Ever wonder the secrets to lower your cost per click while maintaining favorable results? This guide will walk you through exactly how cost per click is calculated through real-time auctions and how you can get the best rate. In addition, we’ll cover how cost per click has changed over time, which platforms are more expensive than others, and why.
How is cost per click calculated?
The amount you spend for a digital click is broadly determined by four factors:
- Competition: more advertisers mean you are directly competing with more bidders in the auction.
- Quality Score: taking into account the quality of your ad and how relevant your ad message and landing page is to the search query.
- Bidding strategy: your maximum bid you are willing to spend per click or impression.
- Seasonality: when you advertise also has an impact on your cost per click. For example, if Black Friday is a popular time for competitors bidding, this will mean you are competing with more advertisers in the auction.
In Google Ads, you specify your maximum bid for keywords or phrases, then Google evaluates your ad to determine its quality score. Your quality score and maximum bid together make your Ad Rank. Google will use this Ad Rank to compare you to other advertisers. This is important so that only relevant and good quality ads are shown at the top of search results, a benefit to both the user and the advertiser.
Google then works backwards to answer the question: what is the bid the advertiser with the highest Ad Rank needs to win the auction? This is where the formula above comes from. The highest you will ever pay is your maximum bid, though advertisers can still win the auction with the lowest maximum bid by having the highest relevance.
How has cost per click changed over the years?
“Cost Inflation” is a term often sprouted by digital marketers as they worry about the increasing costs of running paid advertisements across platforms such as Google and Facebook. Whether that be pay-per-click search campaigns, image-based shopping ads or display campaigns on social media and popular blog sites, we are seeing a very similar trend: it is becoming more expensive to advertise.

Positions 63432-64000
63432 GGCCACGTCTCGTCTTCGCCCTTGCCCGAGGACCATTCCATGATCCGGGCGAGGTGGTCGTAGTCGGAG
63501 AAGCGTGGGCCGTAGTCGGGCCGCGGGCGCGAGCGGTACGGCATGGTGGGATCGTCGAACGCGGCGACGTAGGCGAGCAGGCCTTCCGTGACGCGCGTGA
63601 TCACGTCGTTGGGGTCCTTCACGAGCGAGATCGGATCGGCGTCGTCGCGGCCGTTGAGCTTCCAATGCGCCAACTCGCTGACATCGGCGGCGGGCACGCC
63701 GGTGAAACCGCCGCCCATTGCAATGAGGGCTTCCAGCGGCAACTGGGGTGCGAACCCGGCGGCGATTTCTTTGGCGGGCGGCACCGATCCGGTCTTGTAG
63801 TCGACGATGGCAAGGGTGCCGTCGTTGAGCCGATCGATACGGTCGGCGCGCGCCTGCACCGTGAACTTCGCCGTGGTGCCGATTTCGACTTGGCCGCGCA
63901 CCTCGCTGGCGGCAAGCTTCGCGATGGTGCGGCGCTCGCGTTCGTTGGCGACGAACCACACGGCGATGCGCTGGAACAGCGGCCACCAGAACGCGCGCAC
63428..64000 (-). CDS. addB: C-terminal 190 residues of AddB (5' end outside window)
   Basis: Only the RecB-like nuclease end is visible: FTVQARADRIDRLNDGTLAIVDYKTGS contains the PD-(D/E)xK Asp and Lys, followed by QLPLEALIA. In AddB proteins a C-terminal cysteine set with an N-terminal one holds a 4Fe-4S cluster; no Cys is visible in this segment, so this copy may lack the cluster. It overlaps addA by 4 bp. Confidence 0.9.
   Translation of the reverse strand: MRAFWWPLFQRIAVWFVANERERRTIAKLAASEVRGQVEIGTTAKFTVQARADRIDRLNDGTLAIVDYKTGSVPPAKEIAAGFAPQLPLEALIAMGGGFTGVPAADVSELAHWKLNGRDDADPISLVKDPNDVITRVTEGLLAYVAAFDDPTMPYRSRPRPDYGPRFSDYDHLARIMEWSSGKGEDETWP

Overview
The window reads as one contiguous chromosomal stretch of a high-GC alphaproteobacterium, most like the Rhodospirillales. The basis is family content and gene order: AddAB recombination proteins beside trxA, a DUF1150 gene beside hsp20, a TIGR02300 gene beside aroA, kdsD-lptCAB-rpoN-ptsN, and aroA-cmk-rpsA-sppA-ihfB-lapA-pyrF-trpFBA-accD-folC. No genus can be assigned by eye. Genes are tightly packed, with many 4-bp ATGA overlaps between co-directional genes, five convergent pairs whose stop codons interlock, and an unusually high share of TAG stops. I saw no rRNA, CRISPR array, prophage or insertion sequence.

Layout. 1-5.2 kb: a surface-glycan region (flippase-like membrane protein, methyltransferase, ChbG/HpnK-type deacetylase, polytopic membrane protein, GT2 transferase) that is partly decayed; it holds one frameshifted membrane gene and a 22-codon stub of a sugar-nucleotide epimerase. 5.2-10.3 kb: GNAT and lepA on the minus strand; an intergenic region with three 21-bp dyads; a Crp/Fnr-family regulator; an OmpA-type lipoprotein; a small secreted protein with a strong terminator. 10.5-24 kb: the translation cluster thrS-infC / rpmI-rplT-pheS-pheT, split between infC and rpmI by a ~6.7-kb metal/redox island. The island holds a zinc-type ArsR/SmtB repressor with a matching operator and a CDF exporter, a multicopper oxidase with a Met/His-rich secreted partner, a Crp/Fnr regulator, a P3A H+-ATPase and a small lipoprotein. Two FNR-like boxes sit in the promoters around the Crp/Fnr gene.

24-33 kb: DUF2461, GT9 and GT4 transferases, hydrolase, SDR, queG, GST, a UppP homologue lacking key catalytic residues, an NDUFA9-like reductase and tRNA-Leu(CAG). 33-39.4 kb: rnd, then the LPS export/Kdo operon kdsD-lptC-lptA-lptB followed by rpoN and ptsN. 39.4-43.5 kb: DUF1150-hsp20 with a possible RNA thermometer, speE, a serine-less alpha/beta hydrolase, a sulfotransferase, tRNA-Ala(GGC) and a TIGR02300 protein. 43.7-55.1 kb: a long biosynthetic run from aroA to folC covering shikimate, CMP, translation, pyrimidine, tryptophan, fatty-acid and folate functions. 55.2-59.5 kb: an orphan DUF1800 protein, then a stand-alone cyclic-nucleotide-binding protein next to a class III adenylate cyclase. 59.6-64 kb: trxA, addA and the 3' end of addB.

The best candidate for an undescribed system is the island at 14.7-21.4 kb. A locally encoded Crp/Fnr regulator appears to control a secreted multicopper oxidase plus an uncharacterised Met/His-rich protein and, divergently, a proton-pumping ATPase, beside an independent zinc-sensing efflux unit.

A study by Hochman Consultants looks at the average cost per clicks across 50 advertisers on the Google AdWords Network from 2005 to 2019, where the advertisers came from a range of industries. We can see that cost per click has been growing steadily over time, and in 14 years, the average cost per click is almost triple that of 2005. This study was conducted in the US, but we are seeing a similar trend across advertisers in the UK.
Like any competitive market, pricing is determined by supply and demand. When Google Ads first launched in 2000, there were 18 million searches per day worldwide. In 2019, there are around 5.6 billion searches a day worldwide—the equivalence of 63,000 searches every second. Not only is that 300x the search volume of when Google Ads first began; with growing capabilities of targeting, you are really able to whittle down which search queries you want to bid for based on location and for which demographic you want your ad to shown to. Also, the number of advertisers in digital marketing platforms are increasing, and spend for UK Paid Search media surpassed that of TV in 2015 becoming the most spent channel.
How does cost per click differ across social media channels?
Facebook and Twitter are the cheapest to advertise in, with Instagram being double the cost. This is mainly due to a different ad format mix, where Instagram ads are more likely to be videos. LinkedIn is by far the most expensive to advertise in, as they offer a very niche audience of professionals, with filtering options to target job title, years of experience and company name for example.
How can I lower my cost per click?
As mentioned earlier, cost per click factors in the quality of your ad in the Quality Score metric. In the example above, the advertiser willing to spend the least actually won the auction due to having a high-quality score. So how can you improve your quality score and therefore lower your cost per click?
- For Google Ads, ensure your ad is relevant to the keyword you are bidding for. If you are bidding for “hand sanitizer” but you really sell washing powder, you may need to rethink your keyword strategy.
- Make sure that your landing page is relevant for the ad. For example, a landing page with 100 different items to shop from including hand sanitizer wouldn’t work as well as a landing page that is only about hand sanitizer, because Google will deem the latter more relevant
- Optimize for click-through-rate. This is often the case with social media advertisement as well as Google Ads. Having a clear call-to-action and a good creative will help.
The final note is that historic performance of your account is taken into consideration when calculating cost per clicks, so take the time to make sure all ads are optimized as much as possible. With the info above, you should be well prepared to optimize toward success. Learn more about how we can help you now.
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